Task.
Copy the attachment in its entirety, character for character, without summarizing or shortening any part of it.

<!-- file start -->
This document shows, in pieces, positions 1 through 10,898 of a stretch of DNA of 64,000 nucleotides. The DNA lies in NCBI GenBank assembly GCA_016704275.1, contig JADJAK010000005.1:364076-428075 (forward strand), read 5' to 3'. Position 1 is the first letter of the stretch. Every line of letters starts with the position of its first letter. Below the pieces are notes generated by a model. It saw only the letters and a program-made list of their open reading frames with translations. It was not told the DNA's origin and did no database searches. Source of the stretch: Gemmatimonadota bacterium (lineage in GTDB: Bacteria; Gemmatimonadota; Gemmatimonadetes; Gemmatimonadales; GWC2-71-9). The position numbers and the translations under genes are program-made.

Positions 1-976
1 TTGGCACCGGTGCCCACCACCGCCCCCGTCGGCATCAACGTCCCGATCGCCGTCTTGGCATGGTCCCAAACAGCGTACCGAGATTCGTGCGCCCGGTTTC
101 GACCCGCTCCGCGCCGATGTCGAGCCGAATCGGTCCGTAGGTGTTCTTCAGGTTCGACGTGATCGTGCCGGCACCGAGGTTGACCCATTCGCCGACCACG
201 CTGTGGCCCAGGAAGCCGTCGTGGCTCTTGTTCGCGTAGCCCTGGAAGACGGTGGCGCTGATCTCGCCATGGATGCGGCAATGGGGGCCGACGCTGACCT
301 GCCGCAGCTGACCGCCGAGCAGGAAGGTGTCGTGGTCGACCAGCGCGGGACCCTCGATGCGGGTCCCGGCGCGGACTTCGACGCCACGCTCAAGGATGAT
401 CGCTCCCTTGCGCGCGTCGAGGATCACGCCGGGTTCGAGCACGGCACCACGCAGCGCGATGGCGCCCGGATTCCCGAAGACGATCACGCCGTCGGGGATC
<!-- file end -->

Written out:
This document shows, in pieces, positions 1 through 10,898 of a stretch of DNA of 64,000 nucleotides. The DNA lies in NCBI GenBank assembly GCA_016704275.1, contig JADJAK010000005.1:364076-428075 (forward strand), read 5' to 3'. Position 1 is the first letter of the stretch. Every line of letters starts with the position of its first letter. Below the pieces are notes generated by a model. It saw only the letters and a program-made list of their open reading frames with translations. It was not told the DNA's origin and did no database searches. Source of the stretch: Gemmatimonadota bacterium (lineage in GTDB: Bacteria; Gemmatimonadota; Gemmatimonadetes; Gemmatimonadales; GWC2-71-9). The position numbers and the translations under genes are program-made.

Positions 1-976
1 TTGGCACCGGTGCCCACCACCGCCCCCGTCGGCATCAACGTCCCGATCGCCGTCTTGGCATGGTCCCAAACAGCGTACCGAGATTCGTGCGCCCGGTTTC
101 GACCCGCTCCGCGCCGATGTCGAGCCGAATCGGTCCGTAGGTGTTCTTCAGGTTCGACGTGATCGTGCCGGCACCGAGGTTGACCCATTCGCCGACCACG
201 CTGTGGCCCAGGAAGCCGTCGTGGCTCTTGTTCGCGTAGCCCTGGAAGACGGTGGCGCTGATCTCGCCATGGATGCGGCAATGGGGGCCGACGCTGACCT
301 GCCGCAGCTGACCGCCGAGCAGGAAGGTGTCGTGGTCGACCAGCGCGGGACCCTCGATGCGGGTCCCGGCGCGGACTTCGACGCCACGCTCAAGGATGAT
401 CGCTCCCTTGCGCGCGTCGAGGATCACGCCGGGTTCGAGCACGGCACCACGCAGCGCGATGGCGCCCGGATTCCCGAAGACGATCACGCCGTCGGGGATC